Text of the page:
Sunderland breaks through. Photo: Getty Images

Dakar 2017: Sunderland, Peterhansel triumph overall in bikes, cars

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Sam Sunderland has become the first British competitor to ever capture a victory at the Dakar Rally, with the Red Bull KTM rider completing his journey on Saturday in the 2017 Dakar Rally to win the bike category.

Coverage from Friday’s stage will air today, January 14 at 6:30 p.m. ET, with 12th and final stage coverage on Sunday, January 15 at midnight ET on NBCSN.

While Sunderland’s story is a remarkable one on it own, the man known as “Mr. Dakar,” Stephane Peterhansel, has continued to add to his own remarkable story. The Peugeot driver has captured his 13th Dakar victory, and second in a row in cars.

Eduard Nikolaev (trucks) and Sergey Karyakin (quads) have captured those class victories.

Today’s 12th and final stage from Rio Cuarto to Buenos Aires was one of the shortest stages in this year’s Dakar, which made big movement up-and-down the field rather unlikely.

BIKES

Sunderland had not even finished his first few cracks at Dakar. Mechanical failures sidelined him in 2012 and 2014, the latter year after he became the youngest stage winner in Dakar history with a win on the first stage in Argentina.

But he wasn’t even able to start in 2013 and 2016, the latter year breaking his femur.

Sunderland secured his first and only stage win of this year’s Dakar on day five, making it five winners in as many days. However, he won the rally with out-and-out consistency, with only one major stoppage costing him any sort of time and recovering to a third place in stage seven.

Sunderland was only sixth in today’s stage – Adrien Van Beveren and Gerard Farres set an identical time of 30 minutes and 29 seconds to tie for the stage win – but with more than 30 minutes in hand of a lead going into the day, the Englishman could afford to bring it home without worry.

“To finish here is incredible. It’s the first Dakar I ever finished. To finish first is an incredible feeling. I’m so lost for words!” Sunderland said after the rally. “I’m so grateful to the team, the organizers, all the people around me. It’s not an individual effort.”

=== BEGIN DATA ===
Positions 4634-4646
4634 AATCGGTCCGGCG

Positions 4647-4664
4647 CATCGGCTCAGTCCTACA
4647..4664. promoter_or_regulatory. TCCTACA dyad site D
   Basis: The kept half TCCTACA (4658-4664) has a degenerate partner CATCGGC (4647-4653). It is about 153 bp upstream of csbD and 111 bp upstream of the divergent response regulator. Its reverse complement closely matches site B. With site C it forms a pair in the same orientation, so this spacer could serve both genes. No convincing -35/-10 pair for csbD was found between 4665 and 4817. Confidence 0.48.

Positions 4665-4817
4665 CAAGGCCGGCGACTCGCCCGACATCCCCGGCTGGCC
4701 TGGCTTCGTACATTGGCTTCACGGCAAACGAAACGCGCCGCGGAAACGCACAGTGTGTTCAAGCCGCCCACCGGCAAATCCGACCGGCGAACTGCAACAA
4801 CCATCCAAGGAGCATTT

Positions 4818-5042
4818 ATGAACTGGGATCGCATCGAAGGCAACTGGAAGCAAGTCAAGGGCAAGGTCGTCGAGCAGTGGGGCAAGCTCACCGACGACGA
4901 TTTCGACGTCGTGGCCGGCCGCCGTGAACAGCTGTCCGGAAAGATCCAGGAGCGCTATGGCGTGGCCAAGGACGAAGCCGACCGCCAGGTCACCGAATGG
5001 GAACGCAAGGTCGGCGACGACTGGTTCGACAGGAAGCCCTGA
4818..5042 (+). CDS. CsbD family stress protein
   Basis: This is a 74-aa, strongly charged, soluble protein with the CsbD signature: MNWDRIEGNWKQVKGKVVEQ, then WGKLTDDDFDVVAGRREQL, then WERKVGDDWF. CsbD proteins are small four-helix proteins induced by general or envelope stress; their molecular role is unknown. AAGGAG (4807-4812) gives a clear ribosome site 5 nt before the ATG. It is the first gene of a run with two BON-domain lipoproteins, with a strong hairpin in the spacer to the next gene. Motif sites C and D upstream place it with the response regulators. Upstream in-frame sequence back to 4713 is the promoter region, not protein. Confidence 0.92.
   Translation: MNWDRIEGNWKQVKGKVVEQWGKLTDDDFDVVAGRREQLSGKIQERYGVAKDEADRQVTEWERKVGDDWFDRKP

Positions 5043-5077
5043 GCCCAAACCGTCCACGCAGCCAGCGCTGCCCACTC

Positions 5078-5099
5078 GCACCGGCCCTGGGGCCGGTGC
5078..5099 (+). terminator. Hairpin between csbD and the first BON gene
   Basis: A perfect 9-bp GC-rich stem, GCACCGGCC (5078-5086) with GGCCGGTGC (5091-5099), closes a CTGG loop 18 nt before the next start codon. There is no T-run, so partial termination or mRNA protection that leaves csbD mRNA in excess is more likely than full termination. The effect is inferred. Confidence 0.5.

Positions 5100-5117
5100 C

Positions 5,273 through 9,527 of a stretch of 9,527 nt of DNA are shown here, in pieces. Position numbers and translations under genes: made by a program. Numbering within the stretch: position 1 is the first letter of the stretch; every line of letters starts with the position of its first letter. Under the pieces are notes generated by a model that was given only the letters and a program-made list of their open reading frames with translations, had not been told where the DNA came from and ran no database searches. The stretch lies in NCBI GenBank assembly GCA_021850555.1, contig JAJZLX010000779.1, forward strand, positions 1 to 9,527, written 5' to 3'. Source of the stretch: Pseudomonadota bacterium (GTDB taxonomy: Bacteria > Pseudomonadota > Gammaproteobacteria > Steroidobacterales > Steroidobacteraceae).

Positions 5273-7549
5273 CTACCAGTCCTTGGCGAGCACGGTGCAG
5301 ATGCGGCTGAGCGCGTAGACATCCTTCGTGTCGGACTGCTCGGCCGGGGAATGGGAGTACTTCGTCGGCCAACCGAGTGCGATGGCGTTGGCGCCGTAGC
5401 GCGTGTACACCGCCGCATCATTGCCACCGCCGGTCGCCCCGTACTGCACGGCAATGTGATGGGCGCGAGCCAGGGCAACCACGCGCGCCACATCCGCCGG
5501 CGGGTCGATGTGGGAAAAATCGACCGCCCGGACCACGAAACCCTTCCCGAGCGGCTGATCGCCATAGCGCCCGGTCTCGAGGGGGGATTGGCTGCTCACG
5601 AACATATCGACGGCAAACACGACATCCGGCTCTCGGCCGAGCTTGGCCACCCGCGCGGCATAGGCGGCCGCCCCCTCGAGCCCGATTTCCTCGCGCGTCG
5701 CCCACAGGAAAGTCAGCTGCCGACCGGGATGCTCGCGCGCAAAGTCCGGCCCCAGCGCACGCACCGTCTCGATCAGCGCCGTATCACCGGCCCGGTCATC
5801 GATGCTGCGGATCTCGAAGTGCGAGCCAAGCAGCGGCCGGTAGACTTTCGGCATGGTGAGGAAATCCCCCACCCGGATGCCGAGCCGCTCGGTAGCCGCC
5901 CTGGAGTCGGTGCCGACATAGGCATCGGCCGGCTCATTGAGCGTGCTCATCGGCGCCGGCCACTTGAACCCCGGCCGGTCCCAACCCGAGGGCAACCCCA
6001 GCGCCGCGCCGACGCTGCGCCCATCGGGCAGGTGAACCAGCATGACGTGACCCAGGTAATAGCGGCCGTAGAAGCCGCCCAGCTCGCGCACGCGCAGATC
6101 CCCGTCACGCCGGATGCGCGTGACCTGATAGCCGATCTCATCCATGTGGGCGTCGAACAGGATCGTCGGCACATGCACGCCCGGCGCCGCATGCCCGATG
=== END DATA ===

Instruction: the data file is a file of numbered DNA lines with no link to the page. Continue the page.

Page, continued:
His near flawless run will go down in British motorsport and Dakar history rather nicely. A further breakout post from the Red Bull Content Pool is linked here.

Sunderland won from Walkner by 32 minutes, with Farres moving onto the final podium in third by way of his run today to complete a KTM podium sweep, continuing KTM’s incredible run of form.

Van Beveren finishes this overall rally in fourth, top Yamaha, with Joan Barreda, the Honda rider who led bikes with three stage wins settling for fifth after a one-hour penalty for a fuelling infringement in stage four ultimately putting pause to his chances. Paulo Goncalves, another Honda rider, was sixth with 48 minutes and change worth of penalties.

Of note, American Ricky Brabec captured his first stage win on his Honda in stage seven, but fell out of the rally near the end of the race. Toby Price, the defending bikes winner, has made it home to Australia following his accident early in the rally that left him with a fractured left femur. An outpouring of support came in for him as he is in his recovery process. Other injuries occurred on a brutal 10th stage, including to Pablo Quintanilla, Simon Marcic (in an incident with Peterhansel) and Stefan Svitko.

BIKE STAGE WINNERS

Stage 1: Juan Pedrero (Xavier de Soultrait penalized post-stage)
Stage 2: Toby Price
Stage 3: Joan Barreda
Stage 4: Matthias Walkner
Stage 5: Sam Sunderland
Stage 7: Ricky Brabec
Stage 8: Joan Barreda
Stage 10: Michael Metge
Stage 11: Joan Barreda (awarded three minutes; Paolo Goncalves demoted to second)
Stage 12: Gerard Farres/Adrien Van Beveren

CARS

Stephane Peterhansel at the finish of stage twelve of the 2017 Dakar Rally on January 14, 2017 in Rio Cuarto, Argentina. (Photo: Dan Isitene/Getty Images)

The car battle quickly shifted from a potential three-horse race among the Peugeot, Toyota and MINI competitors to a two-horse race among the two rally legends of this generation, Dakar legend Peterhansel and FIA World Rally Championship legend Loeb, both in Peugeots, rather early on once their rivals started falling by the wayside.